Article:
I moved to Switzerland to be a ski instructor about three months after I turned 18 - my mum found it pretty hard to say goodbye but luckily for her, my sister had done exactly the same thing a couple of years previously so she'd had some practise! I knew that one day I wanted to go to university but I had no idea what I wanted to study. Something I did know is that I could ski and that I could teach skiing (I'd taken a UK Snowsports Coaching course), so the whole thing seemed like a pretty good idea - and it was. I ended up staying for two seasons, and getting a summer job in between (I tried coming home and working in Tesco - I lasted 6 shifts before I was on a plane back out there).
These are the life lessons I learned:
- Bills: paying bills - it sucks but it's compulsory so you've got to budget them in and pay the damn things or your not going to have anywhere to live, period.
- Spending six hours a day outside and on the snow is AWESOME.
- Spending six hours a day outside and on the snow will really improve your skiing/snowboarding.
- Croque-Monsieurs are better at midnight than they are at midday.
- Goggle tans can be considered cool.
- Teaching people to ski feels amazing, especially when you remember how much you've gotten out of loving the sport, giving that love to other people is a really special thing, and doing it every day makes for a really special gap year.
- And finally, employers LOVE IT. You know all those annoying interview questions like "talk about a time when you've overcome adversity" or "when you faced and solved a problem"? Like life isn't chocablock with overcoming adversity and facing and solving problems - I could site the million times when my husband and I have argued over who's going to change the litter tray as facing and solving a problem (solving = he loses). However, there will be times as a ski instructor when you're teaching a class in terrible conditions; soggy snow and zero visibility, you're in charge of 10 Irish teenagers who keep swearing at each other, one of which has just taken their skis off and sat down on the side of the slope, adamant that they're never, ever going to put them back on again and still you manage to get them all safely down the hill, using linked parallel turns and making them feel really proud of themselves at the end of it all. That's overcoming diversity, facing and solving a problem and a whole heap of other stuff that employers love. Plus they're impressed with the idea of a young person taking themselves off to live away from home for the first time, in a completely different country and undertaking a really interesting job.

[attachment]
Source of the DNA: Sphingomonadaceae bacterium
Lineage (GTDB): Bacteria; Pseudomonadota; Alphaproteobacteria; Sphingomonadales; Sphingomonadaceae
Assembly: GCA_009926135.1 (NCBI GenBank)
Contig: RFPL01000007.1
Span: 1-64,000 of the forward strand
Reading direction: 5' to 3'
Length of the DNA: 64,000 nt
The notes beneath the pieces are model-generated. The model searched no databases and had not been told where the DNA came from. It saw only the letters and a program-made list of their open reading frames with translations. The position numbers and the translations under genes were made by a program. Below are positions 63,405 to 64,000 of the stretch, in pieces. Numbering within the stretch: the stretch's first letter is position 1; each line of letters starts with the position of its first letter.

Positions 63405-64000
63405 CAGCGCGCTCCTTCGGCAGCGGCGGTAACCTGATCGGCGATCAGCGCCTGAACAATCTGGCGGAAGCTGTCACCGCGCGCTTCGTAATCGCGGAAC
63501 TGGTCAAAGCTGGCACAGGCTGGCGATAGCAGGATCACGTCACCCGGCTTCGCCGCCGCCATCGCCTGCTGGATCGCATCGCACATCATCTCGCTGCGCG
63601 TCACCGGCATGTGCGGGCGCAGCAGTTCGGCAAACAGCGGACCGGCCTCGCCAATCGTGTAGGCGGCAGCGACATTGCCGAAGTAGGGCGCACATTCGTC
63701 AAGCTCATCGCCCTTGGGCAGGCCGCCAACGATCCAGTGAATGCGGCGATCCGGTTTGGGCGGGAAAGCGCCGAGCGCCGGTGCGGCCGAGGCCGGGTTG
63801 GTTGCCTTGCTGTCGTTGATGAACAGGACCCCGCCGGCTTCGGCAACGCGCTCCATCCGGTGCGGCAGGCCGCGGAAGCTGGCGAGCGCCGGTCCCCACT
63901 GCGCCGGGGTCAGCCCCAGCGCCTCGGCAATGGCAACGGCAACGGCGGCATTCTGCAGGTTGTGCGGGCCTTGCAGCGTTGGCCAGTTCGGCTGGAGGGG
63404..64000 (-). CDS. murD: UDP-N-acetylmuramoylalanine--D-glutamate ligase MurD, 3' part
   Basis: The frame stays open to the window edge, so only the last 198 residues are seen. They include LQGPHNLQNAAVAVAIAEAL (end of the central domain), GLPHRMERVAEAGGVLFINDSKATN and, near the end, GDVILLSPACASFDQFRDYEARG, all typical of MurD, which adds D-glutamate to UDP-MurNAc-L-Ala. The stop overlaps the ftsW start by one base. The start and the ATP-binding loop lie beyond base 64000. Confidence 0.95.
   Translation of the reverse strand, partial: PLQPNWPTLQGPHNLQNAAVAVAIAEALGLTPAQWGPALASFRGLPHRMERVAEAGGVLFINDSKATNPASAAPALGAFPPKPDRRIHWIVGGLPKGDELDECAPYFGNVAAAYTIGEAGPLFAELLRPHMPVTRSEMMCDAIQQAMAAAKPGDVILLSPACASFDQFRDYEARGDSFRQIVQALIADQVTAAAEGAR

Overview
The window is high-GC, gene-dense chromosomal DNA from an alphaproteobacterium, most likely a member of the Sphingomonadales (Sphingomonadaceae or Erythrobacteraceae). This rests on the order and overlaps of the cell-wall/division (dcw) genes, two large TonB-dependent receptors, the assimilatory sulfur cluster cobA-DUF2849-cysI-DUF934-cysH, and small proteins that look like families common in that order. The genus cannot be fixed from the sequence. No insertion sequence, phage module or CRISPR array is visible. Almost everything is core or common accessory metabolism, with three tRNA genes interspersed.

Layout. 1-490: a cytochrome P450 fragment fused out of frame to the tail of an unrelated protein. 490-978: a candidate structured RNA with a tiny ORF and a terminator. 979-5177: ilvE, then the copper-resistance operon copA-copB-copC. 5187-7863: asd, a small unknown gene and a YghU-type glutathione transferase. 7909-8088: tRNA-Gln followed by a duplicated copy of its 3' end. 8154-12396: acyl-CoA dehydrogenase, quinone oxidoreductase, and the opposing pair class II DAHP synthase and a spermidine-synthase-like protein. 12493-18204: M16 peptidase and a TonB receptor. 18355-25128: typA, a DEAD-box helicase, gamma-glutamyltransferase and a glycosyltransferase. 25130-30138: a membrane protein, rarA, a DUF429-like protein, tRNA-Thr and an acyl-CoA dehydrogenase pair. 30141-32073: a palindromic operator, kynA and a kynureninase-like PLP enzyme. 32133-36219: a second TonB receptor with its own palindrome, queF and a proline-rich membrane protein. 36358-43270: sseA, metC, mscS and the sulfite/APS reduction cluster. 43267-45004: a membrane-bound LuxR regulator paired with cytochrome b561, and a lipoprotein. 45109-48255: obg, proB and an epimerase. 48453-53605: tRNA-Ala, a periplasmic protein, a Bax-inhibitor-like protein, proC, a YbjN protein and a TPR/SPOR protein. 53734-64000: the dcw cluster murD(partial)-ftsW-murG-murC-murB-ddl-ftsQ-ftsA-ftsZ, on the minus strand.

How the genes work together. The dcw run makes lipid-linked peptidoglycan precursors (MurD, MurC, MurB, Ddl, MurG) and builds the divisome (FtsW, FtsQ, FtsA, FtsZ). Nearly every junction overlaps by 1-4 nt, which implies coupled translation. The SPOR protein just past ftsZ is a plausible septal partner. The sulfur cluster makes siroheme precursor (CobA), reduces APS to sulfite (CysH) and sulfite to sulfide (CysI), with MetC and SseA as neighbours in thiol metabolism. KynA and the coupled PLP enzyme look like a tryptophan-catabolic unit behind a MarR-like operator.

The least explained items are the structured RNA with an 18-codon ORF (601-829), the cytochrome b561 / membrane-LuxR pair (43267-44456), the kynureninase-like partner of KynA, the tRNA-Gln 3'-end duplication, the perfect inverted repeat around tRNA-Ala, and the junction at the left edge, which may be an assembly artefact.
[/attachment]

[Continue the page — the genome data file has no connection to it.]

In the end I went to university to study English Literature and Creative Writing and the experiences I gained during my two gap years have led to me specialising in snow sports marketing, communications and PR. I work freelance so I get to travel to cover events and races and all the skills I learned while I was a ski instructor have led to a career that I absolutely LOVE. Plus I went to university a whole lot richer than all my fellow students - this ski instructor racket pays pretty well, which is useful when you've only just figured out what bills are!
If you're interested in becoming a Ski Instructor in France, whether for a gap year or career then head to the Oxygene Ski Instructor Academy site for more information.